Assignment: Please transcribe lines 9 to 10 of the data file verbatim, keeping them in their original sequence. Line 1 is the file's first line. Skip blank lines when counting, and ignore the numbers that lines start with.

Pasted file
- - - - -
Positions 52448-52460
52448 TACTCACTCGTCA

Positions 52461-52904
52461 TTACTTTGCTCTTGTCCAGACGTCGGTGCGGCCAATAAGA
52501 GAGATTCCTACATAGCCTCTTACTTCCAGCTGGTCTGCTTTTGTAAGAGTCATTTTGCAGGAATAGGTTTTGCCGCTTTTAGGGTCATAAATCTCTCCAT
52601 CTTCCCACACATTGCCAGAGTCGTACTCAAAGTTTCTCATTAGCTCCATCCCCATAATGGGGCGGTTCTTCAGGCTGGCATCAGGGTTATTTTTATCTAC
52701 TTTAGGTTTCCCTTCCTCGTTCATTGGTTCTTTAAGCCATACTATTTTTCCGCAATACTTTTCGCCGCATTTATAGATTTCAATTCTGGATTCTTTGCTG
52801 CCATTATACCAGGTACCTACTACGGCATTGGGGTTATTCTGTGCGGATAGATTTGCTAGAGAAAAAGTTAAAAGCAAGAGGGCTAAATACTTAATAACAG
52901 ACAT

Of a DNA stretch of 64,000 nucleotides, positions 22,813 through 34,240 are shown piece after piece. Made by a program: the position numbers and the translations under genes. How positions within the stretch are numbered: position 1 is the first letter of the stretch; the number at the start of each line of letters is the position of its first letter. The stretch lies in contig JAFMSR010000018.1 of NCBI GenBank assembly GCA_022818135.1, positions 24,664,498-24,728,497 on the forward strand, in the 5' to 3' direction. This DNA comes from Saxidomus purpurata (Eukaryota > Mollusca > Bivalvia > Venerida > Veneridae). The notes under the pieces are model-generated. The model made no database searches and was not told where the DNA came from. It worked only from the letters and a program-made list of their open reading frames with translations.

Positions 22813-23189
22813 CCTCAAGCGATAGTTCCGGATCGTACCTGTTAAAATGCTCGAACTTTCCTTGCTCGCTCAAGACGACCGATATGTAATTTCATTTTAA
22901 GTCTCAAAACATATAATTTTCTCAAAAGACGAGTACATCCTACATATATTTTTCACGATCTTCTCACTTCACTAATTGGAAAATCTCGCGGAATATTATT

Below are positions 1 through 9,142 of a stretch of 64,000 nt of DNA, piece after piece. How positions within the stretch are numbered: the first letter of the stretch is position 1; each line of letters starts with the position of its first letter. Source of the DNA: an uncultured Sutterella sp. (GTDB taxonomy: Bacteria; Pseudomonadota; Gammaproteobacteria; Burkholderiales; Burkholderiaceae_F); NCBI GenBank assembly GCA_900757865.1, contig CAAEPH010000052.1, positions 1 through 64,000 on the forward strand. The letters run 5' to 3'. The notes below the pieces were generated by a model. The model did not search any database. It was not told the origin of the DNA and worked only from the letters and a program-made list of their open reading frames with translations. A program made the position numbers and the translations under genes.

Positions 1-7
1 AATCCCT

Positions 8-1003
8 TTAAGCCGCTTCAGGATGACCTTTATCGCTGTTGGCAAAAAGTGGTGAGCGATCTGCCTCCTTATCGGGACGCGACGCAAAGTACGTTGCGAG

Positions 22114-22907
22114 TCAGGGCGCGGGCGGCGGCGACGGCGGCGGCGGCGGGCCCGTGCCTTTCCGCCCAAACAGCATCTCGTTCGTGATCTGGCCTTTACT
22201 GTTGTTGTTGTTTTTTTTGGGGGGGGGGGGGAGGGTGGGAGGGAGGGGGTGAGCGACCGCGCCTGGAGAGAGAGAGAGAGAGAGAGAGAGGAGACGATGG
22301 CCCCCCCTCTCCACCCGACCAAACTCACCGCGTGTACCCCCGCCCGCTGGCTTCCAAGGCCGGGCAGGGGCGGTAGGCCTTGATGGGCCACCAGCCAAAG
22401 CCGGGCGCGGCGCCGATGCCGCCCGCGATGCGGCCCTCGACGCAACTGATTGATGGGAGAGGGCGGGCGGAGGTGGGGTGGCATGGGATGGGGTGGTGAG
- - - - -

52901 ACAT

Of a DNA stretch of 64,000 nucleotides, positions 22,813 through 34,240 are shown piece after piece. Made by a program: the position numbers and the translations under genes. How positions within the stretch are numbered: position 1 is the first letter of the stretch; the number at the start of each line of letters is the position of its first letter. The stretch lies in contig JAFMSR010000018.1 of NCBI GenBank assembly GCA_022818135.1, positions 24,664,498-24,728,497 on the forward strand, in the 5' to 3' direction. This DNA comes from Saxidomus purpurata (Eukaryota > Mollusca > Bivalvia > Venerida > Veneridae). The notes under the pieces are model-generated. The model made no database searches and was not told where the DNA came from. It worked only from the letters and a program-made list of their open reading frames with translations.